He wants to be a hard news reporter. But it turns out that John’s real gift is writing columns about happenings in his own and others’ lives. Connecting with readers in a personal way brings him energy and enthusiasm. His editor calls his work “a national treasure” or, at least, a “regional” one (if I remember the line correctly.)
His full name is John Grogan. You might recognize him as the author of the bestselling book Marley & Me which was just released in movie form over the holidays.
The main story line is, of course, Marley the dog and his penchant for disobedience in pretty much any form one might imagine. Grogan’s dubbing him “the world’s worst dog” is a well-deserved rap in both book and movie.
But within the Marley movie is a small, easily-missed subplot about the author (played by Owen Wilson) and his struggle (perhaps that’s too strong a word) to pursue his life in his own way as a newspaper reporter, instead of using the gift that brings him, his wife (played by Jennifer Aniston), and thousands of readers much pleasure.
I would have missed the significance of this subplot had it not been for a colleague’s account of seeing the movie with her soon-to-be husband. “Like many of us,” she said, “We think we’re supposed to be doing one thing, when it’s another that we get so much personal and professional satisfaction from.”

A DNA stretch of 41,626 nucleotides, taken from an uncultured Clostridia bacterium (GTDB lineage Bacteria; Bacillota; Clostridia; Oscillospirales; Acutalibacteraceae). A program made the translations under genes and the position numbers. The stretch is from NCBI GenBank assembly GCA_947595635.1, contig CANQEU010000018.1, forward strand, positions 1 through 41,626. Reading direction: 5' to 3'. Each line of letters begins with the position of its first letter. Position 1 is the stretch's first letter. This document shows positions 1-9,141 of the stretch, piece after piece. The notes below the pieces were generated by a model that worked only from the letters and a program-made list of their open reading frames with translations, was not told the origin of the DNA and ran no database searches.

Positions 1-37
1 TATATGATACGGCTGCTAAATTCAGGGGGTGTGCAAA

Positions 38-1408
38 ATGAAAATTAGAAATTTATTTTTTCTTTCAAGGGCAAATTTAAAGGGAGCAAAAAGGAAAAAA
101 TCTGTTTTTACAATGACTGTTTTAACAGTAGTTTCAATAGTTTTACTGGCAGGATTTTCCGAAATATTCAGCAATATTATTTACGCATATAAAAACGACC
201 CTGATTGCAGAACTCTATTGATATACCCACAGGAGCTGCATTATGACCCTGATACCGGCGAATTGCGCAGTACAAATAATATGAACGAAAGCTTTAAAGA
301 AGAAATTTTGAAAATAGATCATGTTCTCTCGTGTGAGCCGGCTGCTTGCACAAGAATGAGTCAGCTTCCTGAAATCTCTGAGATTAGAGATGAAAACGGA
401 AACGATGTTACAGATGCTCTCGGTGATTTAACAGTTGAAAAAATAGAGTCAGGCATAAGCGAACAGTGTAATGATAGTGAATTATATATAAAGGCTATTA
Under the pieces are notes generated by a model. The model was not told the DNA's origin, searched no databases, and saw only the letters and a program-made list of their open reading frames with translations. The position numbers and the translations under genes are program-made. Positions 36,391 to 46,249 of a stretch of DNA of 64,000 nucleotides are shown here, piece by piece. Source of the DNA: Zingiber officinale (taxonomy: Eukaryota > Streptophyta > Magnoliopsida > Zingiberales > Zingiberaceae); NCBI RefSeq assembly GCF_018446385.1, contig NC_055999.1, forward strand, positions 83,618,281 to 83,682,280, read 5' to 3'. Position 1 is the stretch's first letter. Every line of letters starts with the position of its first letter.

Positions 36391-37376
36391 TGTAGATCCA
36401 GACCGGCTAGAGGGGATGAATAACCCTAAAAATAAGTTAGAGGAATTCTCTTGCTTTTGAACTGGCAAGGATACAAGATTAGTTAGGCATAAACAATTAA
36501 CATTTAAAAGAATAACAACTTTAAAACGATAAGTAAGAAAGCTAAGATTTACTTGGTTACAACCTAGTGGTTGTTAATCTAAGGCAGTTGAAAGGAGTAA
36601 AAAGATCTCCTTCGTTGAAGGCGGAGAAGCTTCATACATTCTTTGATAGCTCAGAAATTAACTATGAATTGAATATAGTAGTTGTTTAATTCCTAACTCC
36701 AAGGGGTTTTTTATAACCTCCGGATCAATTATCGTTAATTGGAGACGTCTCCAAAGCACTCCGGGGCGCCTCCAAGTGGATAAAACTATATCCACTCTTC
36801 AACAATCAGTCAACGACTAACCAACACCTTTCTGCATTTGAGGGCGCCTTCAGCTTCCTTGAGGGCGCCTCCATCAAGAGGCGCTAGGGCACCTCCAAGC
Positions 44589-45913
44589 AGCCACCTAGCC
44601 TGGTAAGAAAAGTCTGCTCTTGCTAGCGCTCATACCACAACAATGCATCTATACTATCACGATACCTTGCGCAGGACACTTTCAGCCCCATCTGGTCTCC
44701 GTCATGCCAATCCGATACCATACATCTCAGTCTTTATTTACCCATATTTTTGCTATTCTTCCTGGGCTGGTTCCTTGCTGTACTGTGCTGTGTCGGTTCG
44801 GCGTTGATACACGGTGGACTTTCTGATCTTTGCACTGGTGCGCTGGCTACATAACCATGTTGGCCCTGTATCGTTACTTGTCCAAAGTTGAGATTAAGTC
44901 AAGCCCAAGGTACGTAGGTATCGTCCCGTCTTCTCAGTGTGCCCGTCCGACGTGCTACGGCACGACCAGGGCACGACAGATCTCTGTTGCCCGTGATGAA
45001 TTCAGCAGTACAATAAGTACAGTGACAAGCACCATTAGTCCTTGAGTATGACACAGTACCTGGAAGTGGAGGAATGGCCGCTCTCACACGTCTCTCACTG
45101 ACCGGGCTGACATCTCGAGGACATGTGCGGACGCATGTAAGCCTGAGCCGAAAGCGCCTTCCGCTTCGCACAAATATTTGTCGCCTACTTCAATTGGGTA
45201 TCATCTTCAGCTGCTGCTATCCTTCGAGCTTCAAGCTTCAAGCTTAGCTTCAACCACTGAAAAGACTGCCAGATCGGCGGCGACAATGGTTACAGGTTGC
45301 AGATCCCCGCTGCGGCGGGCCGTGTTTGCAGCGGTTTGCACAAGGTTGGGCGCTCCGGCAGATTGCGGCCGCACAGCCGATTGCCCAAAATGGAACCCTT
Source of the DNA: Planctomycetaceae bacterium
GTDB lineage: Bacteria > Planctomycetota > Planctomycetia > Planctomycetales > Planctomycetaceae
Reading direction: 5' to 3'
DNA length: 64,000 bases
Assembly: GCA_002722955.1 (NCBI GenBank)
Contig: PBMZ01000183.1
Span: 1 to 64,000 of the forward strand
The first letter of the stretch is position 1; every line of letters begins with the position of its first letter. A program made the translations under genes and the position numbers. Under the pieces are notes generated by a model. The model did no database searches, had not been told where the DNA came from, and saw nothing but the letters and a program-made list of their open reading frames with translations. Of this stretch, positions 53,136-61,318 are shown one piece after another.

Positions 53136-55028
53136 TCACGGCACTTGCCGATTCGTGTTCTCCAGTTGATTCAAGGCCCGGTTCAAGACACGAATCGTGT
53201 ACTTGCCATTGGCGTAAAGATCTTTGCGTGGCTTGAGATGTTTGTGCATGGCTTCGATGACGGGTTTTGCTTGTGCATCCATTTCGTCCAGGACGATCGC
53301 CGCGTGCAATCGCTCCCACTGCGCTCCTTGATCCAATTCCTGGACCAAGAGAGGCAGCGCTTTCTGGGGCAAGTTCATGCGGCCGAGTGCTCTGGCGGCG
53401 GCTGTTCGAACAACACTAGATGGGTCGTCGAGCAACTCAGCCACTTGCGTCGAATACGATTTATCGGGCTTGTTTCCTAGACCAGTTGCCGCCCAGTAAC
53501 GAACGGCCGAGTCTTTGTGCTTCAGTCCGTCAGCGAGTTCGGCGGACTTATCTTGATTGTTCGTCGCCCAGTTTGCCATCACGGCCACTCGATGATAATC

It’s unfortunate that many of us feel the same way. For whatever reasons, we’re doing good work but we’d really love to do other things. In some cases, we may be completely dissatisfied with what we’re doing.
Can we make money doing what we really like to do?
Marsha Sinetar thinks so. She’s an organizational psychologist and author of the book Do What You Love the Money Will Follow. She poses four questions:
1. What is my real life’s purpose? (What do I want to have accomplished when I look back upon my life in old age?)
2. How, specifically would I have to think, speak and act in order to bring that purpose into being? (What habits would I need to cultivate and what would I have to delete from my present life to live out my true purpose?)
3. What activities—what actual daily choices, attitudes and concrete accomplishments—would I do if I lived as if my purpose meant something to me?
4. How would I live, on a day to day basis, if I respected myself, others, my life’s purpose?
So, what do you love to do?
Here’s another post that looks at this topic from a different angle.